Dave's a heap onlikely to stand any condemnations of his wife.

"'She's as good a woman as ever wears a moccasin,' says Dave, while he's recoverin' of his sperits at the Red Light bar.

"An' we-alls allows she shorely is; an' then everybody looks pensive an' sincere that a-way, so's not to harrow Dave none an' make his burdens more.

"'But whatever can I do to fetch her back to camp?' asks Dave, appealin' to Enright mighty wretched. 'I goes plumb locoed if this yere keeps on.'

"'My notion is, we-alls better put Missis Rucker in to play the hand,' says Enright. 'Missis Rucker's a female, an' is shorely due to know what kyards to draw. But this oughter be a lesson to you, Dave, not to go romancin' 'round with strange women no more.'

"'It's a forced play, I tells you,' says Dave. 'Them Injuns has us treed. It's a case of fight or give up that she-towerist, so what was I to do?'

"`Well,' says Enright, some severe,' you might at least have consulted with this yere towerist woman some. But you don't. You simply gets a gun an' goes trackin' 'round in her destinies, an' shootin' up her prospects like you has a personal interest. You don't know but she deplores the deal complete. Peets, an' me, an' Boggs, an' all the rest of us is your friends, an' nacherally partial on your side. We-alls figgers you means well. But what I says is this: It ain't no s'prisin' thing when Tucson Jennie, a- hearin' of them pronounced attentions which you pays this towerist lady, is filled with grief. This shootin' up an Injun, cause he's plannin' to wed this female some, is what I shorely calls pronounced attentions. What do you think yourse'f, Peets?'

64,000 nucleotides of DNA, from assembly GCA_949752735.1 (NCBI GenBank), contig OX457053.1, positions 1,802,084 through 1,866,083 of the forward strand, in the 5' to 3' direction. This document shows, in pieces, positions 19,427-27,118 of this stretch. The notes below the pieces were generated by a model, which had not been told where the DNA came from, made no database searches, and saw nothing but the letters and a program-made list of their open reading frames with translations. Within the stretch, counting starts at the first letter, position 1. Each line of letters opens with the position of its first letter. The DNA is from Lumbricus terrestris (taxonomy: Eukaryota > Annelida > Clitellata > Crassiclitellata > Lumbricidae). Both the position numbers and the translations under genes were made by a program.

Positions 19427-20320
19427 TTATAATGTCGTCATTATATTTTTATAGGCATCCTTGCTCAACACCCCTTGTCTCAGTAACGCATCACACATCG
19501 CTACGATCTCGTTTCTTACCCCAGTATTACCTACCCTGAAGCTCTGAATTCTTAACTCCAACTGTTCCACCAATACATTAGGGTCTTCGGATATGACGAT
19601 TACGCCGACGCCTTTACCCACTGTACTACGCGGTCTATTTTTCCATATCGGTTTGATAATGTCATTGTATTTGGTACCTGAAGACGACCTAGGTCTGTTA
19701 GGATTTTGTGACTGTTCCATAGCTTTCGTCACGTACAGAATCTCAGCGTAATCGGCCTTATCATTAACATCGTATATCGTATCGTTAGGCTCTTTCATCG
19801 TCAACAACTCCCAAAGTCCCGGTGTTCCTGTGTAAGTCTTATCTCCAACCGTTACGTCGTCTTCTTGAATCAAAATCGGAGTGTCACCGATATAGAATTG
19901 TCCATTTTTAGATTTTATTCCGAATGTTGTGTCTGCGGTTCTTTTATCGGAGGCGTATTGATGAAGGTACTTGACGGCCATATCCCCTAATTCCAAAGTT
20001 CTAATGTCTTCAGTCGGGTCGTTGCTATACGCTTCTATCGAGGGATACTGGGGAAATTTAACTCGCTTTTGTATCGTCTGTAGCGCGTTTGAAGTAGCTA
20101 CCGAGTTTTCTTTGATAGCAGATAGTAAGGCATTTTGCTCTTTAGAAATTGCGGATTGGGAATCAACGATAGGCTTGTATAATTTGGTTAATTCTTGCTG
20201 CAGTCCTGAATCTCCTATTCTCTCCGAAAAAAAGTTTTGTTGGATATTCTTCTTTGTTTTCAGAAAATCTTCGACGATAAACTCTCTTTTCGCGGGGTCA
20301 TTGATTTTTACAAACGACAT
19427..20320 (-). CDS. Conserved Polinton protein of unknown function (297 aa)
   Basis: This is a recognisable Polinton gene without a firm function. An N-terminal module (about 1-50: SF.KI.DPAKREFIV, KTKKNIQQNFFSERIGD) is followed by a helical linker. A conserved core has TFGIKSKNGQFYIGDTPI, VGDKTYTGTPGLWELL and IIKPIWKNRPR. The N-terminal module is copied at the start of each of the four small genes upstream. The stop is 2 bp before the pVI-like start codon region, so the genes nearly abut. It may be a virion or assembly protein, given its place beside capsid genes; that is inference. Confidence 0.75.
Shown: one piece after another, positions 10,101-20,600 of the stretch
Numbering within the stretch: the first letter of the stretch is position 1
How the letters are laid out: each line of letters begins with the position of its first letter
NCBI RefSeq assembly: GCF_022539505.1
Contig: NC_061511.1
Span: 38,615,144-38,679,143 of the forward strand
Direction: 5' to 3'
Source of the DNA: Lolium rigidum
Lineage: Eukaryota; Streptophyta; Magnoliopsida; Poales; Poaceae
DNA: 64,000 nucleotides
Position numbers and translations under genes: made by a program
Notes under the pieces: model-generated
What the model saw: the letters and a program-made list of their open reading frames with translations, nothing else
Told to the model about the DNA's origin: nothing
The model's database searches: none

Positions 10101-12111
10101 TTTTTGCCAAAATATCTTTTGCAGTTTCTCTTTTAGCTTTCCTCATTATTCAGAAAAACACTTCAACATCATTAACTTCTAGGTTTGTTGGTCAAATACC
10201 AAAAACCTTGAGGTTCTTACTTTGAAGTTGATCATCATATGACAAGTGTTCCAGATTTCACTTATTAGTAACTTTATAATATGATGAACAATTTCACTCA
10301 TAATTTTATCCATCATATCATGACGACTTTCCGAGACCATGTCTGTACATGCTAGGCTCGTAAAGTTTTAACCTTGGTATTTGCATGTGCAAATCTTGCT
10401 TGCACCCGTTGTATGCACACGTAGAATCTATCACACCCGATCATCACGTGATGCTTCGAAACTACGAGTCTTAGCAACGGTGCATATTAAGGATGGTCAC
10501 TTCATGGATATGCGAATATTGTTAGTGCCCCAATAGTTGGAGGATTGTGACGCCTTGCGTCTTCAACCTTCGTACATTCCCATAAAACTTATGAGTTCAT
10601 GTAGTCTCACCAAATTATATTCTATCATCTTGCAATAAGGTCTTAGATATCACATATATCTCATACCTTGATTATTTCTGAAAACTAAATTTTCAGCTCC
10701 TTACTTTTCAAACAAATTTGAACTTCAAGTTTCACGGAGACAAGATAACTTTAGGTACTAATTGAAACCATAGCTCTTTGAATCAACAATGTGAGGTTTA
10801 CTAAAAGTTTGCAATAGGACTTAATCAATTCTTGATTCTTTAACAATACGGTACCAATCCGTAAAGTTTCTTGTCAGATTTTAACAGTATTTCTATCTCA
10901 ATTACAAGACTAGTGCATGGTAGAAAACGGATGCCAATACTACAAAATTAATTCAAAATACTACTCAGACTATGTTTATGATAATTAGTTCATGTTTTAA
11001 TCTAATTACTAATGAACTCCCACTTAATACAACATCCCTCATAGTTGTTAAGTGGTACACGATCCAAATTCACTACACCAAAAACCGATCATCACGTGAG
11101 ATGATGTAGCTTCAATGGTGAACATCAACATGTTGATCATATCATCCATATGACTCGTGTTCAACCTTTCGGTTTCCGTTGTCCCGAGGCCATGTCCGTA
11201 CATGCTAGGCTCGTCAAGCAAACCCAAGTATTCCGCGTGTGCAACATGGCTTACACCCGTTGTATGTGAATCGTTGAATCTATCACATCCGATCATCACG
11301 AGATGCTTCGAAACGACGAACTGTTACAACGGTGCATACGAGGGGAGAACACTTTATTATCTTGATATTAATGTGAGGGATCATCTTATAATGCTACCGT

"'Why! I readily concedes what Dave says,' remarks Peets. 'Ondoubtedly he acts for the best as he sees it. But jest as you puts it: s'pose Dave ain't hungerin' none for this towerist woman himse'f, the headlong way he goes after this yere Black Dog, settin' of the war-jig the next sun-up, an' all without even sayin' "Let me look at your hand," to this female, jestifies them inferences of yours. Of course I don't say-an' I don't reckon none-Dave thinks of this old-maid maverick once; but, he sees himse'f, ht shore goes to war a heap precipitate an' onconsiderate, an' Tucson Jennie has ondoubted grounds to buck.

"'Which, when you-alls puts it so cl'ar, I thinks so too,' says Dave, who's listenin' to Enright an' Peets a mighty sight dejected. I But I ain't been wedded long-ain't more'n what you might call an amature husband. What you-alls oughter do now is he'p me to round her up. If Tucson Jennie's a bunch of cattle, or a band of ponies as has stampeded, you'd be in the saddle too quick.'

"Missis Rucker shore does all she knows to soften Tucson Jennie. She reminds her how in the old times, when Dave gets his chile con carne at the O. K. House, and the party from the States takes to reprovin' of Missis Rucker about thar bein' nothin' but coffee an' beans to eat, Dave onlimbers his six-shooter an' goes to the front.

"'The grub's dealt down,' says Dave, explainin' to this obnoxious tenderfoot, 'till thar's nothin' left in the box but beans, coffee, an' beans. It's a cat-hop, but it can't be he'ped none.'